Economics Department

 

Date of this Version

August 2008

Comments

Published in Frontiers in the Economics of Gender, ed. Francesca Bettio and Alina Verashchagina (London and New York: Routledge, 2008), Chapter 13; pp. 267–285. Copyright © 2008 Ann Mari May. Used by permission.

Abstract

The importance of increased levels of education in improving the status of women throughout the world is well established. Higher levels of education are associated with lower birth rates, higher incomes, and greater autonomy for women. In fact, it has been argued that education is a fundamental prerequisite for empowering women in all spheres of society (Lopez-Claros and Zahidi 2005: 5).

In the last third of the twentieth century, women have made particularly significant strides in many countries. For example, UNESCO reports that women’s share of enrollment in higher education in Switzerland rose from 3 per cent in 1985 to 43 per cent in 2000 and in France, women’s share of enrollment increased from 50 to 55 per cent. Women’s share in Latin American colleges and universities over the same time period rose from 43 to 47 per cent in Chile, and 44 to 54 per cent in El Salvador. In India, women’s share has risen from 30 to 39 percent. While certainly not universal, this trend towards gender balance in student enrollment is remarkably similar in a large number of industrialized countries throughout the world.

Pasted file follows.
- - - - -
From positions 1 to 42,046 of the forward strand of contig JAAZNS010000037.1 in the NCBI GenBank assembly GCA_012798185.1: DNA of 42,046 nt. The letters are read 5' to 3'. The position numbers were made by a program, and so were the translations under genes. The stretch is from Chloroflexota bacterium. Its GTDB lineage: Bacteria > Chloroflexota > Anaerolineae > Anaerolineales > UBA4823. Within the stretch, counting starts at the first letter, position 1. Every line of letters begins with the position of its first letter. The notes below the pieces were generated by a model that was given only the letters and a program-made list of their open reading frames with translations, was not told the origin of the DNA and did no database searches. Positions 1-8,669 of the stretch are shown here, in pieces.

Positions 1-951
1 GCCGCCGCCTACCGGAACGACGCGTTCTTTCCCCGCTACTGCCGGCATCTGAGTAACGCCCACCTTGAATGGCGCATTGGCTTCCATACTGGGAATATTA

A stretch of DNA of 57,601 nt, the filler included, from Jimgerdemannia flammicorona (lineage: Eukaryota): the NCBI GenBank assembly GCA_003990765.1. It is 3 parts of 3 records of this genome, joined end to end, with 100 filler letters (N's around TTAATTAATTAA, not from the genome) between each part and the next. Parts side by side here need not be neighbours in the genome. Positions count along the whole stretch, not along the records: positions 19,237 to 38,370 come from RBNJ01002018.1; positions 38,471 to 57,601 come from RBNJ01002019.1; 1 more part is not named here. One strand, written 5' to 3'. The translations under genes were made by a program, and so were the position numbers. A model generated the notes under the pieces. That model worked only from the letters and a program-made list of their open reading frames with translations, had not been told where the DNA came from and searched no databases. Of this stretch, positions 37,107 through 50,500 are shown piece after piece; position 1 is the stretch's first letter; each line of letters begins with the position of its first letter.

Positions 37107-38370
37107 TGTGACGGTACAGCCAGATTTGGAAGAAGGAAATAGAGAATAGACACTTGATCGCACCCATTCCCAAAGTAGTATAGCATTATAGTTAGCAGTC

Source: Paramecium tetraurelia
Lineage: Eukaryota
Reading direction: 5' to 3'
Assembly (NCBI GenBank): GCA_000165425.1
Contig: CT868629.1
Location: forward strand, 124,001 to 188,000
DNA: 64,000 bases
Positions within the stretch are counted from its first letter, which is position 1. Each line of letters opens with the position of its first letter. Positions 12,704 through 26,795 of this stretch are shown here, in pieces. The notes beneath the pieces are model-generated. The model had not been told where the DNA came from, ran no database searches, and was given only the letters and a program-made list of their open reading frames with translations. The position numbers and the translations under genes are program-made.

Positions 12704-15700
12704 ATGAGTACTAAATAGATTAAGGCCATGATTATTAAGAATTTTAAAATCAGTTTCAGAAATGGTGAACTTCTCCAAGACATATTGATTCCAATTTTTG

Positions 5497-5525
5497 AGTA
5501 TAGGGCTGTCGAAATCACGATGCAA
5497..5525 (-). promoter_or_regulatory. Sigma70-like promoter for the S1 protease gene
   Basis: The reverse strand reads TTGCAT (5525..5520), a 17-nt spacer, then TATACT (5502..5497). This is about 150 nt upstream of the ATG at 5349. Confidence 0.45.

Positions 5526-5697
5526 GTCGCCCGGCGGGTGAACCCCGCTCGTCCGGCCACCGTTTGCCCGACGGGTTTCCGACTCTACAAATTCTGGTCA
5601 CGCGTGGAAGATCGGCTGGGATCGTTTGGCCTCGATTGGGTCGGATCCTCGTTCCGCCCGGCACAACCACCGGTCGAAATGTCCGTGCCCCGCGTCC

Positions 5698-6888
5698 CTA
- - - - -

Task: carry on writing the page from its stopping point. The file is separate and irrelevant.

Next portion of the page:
The increase in the participation of women as students is now beginning to reach the highest levels of educational attainment. The Nordic Research Board (NORBAL) reports that women received 46 per cent of doctoral degrees awarded by universities in the Nordic and Baltic countries in 2005 — up from 28 per cent in 1990 (NORBAL 2005: 3). In the United States, in 2002, for the first time in American history, more American women than American men received doctorates from US universities (Hoffer et al. 2003).

The increase in representation of women as students in higher education has not, however, produced a proportional increase in the representation of women as faculty. For example, in 2000, women constituted only 4.4 per cent of faculty at Austrian universities, 11 per cent of faculty at German universities, 12 per cent in Swedish universities, and 10 per cent in UK universities (Zimmer 2003: 9). In 1995, UNESCO reported that in Norway and Canada women constituted only 21 per cent of faculty, and in the US only 31 per cent of faculty (UNESCO 2005).

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